RIMINI - ITALY
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Rimini

Rimini (Latin name Ariminum) is a medium-sized seaside city of 142,579 inhabitants in the Emilia-Romagna region of Italy, and capital city of the Province of Rimini. It is located on the Adriatic Sea, on the coast between the rivers Marecchia (the ancient Ariminus) and Ausa (ancient Aprusa).

It is one of the most famous seaside resorts in Europe, thanks to its 15 km-long sandy beach, over 1,000 hotels and thousands of bars, restaurants and discos. The first bathing establishment opened in 1843. An art city with ancient Roman and Renaissance monuments, Rimini is the hometown of the famous film director Federico Fellini as well.

Founded by the Romans in 268 BC, throughout their period of rule Rimini was a key communications link between the north and south of the peninsula, and on its soil Roman emperors erected monuments like the Arch of Augustus and the Tiberius Bridge, while during the Renaissance, the city benefited from the court of the House of Malatesta, which hosted artists like Leonardo and produced works such as the Malatesta Temple.

In the 19th century, Rimini was one of the most active cities in the revolutionary front, hosting many of the movements aimed at the unification of Italy. In the course of World War II the city was the scene of clashes and bombings, but also of a fierce partisan resistance that earned it the honor of a gold medal at the civic value. Finally, in recent years it has become one of the most important sites for trade fairs and conferences in Italy.


Rimini beach

Europe's longest beach...


Rimini has 15 km of beach along the strip and it's used well. In the summer months it's really crowded here.

All the beach is divided in different spots, with a number. Most hotels have their own part of the beach, but there are also parts that are for everyone.

Most parts of the beach also have a bar/restaurant, toilets and showers. On the Rimini beach you find a lot of fun amenities, like beach volley, beach basket, beach tennis, foot volley, swimming pools, games for children. Near the seaside, you can rent surf jets, windsurfs and small boats.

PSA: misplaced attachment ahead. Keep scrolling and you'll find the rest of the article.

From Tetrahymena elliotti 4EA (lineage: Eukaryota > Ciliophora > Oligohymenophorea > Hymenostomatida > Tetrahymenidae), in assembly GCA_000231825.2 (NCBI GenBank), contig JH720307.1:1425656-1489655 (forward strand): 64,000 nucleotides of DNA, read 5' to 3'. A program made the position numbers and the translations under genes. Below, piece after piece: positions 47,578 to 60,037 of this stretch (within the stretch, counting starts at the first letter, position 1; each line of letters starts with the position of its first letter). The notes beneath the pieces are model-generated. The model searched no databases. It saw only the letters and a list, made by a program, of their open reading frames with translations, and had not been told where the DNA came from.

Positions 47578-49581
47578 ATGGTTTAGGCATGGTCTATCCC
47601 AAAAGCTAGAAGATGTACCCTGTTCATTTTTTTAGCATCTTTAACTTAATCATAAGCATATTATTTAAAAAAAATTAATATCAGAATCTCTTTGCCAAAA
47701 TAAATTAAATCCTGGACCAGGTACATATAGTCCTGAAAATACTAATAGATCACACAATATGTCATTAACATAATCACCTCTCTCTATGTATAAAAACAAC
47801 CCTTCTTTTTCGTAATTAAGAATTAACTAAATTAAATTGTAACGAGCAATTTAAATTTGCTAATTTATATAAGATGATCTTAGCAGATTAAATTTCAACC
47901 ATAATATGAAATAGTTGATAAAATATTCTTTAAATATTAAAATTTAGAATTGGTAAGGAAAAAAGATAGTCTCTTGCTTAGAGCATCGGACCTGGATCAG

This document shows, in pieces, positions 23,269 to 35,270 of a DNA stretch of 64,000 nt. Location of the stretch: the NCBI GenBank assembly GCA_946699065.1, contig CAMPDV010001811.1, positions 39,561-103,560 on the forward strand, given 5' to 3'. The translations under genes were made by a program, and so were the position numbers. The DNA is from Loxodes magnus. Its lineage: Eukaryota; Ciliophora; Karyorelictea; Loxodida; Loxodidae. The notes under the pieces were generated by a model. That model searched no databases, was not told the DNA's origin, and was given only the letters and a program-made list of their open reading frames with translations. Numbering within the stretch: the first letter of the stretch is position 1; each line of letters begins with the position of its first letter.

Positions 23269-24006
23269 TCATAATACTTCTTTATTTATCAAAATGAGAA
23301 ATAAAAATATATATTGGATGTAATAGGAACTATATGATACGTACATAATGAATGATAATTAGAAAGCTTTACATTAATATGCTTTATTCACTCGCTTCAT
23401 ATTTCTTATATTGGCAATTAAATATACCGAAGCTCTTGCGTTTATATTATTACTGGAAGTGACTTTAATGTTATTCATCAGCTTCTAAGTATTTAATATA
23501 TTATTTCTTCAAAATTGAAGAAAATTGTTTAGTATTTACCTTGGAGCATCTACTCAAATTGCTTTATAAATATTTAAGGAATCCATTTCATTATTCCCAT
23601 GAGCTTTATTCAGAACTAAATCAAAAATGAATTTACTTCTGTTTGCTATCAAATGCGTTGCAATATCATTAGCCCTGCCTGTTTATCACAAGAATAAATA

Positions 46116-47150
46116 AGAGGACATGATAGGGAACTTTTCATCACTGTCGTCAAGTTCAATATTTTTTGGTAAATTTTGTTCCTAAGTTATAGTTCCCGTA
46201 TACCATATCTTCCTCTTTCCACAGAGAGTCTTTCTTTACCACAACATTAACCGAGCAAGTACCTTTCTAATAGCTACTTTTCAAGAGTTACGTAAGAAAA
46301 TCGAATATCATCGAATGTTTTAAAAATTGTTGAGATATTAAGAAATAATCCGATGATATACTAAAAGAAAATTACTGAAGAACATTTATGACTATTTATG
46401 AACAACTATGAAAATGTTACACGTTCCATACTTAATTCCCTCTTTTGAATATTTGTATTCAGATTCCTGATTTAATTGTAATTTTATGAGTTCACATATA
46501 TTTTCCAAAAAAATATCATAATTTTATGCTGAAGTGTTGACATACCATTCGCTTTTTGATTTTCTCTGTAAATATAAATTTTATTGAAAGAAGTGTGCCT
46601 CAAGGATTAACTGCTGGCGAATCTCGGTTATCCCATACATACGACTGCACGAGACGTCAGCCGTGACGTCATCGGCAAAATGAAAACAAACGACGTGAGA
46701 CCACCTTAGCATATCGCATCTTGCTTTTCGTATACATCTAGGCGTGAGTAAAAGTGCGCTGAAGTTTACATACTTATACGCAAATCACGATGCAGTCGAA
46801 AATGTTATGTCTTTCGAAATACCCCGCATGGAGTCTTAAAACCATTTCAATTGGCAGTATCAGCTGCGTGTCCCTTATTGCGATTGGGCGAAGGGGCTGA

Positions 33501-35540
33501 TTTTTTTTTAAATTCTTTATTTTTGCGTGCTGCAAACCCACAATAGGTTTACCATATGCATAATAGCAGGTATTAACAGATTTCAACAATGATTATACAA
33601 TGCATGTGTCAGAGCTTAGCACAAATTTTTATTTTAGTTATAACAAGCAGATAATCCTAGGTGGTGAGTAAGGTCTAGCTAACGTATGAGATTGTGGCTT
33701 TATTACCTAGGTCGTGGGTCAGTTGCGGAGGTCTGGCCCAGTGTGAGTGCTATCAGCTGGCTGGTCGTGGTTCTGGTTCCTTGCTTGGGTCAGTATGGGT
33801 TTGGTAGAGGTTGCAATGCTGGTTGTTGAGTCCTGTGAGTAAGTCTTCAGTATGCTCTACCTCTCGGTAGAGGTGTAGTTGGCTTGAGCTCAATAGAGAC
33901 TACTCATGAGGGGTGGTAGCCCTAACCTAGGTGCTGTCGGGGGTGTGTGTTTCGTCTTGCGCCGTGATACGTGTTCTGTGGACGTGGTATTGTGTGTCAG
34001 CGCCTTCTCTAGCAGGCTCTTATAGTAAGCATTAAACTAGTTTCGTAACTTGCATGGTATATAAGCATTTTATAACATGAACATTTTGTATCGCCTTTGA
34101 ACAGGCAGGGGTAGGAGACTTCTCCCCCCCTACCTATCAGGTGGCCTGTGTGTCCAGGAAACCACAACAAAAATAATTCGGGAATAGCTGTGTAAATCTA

Notable buildings

The most important monuments of Rimini...


The Arch of Augustus. Built in 27 BC, it has a single gate 9.92 m high and 8.45 m wide. The merlons were added in the Middle Ages. It was restored in the 18th century by Tommaso Temenza.


The Tiberius Bridge. As the inscription on the internal parapets recalls, the bridge over the Marecchia River, then known as Ariminus, began under Augustus in 14 AD and was completed under Tiberius in 21. The bridge still connects the city centre to Borgo San Giuliano and leads to the consular roads Via Emilia and Via Popilia that lead north. Built in Istria stone, the bridge consists of five arches that rest on massive pillars with breakwater spurs set at an oblique angle with respect to the bridge's axis in order to follow the current. The bridge's structure on the other hand, rests on a practical system of wooden poles.


The 13th century cathedral (San Francesco, best known as Tempio Malatestiano) was originally in Gothic style, but was transformed by order of Sigismondo Pandolfo Malatesta according to the designs of Leon Battista Alberti and never completed. In the cathedral are the tombs of Sigismondo and his wife Isotta.


The Roman amphitheater (2nd century). It was erected alongside the ancient coast line, and had a two orders of porticoes with 60 arcades. It had elliptical shape, with axes of 117.7 x 88 meters. The arena measured 73 x 44 meters, not far from the greatest Roman amphitheatres: the edifice could house up to 15,000 spectators.

Part of the description above is taken from the Wikipedia article Rimini with patent CC-BY-SA. The full list of those who have contributed to the drafting of the article is available here.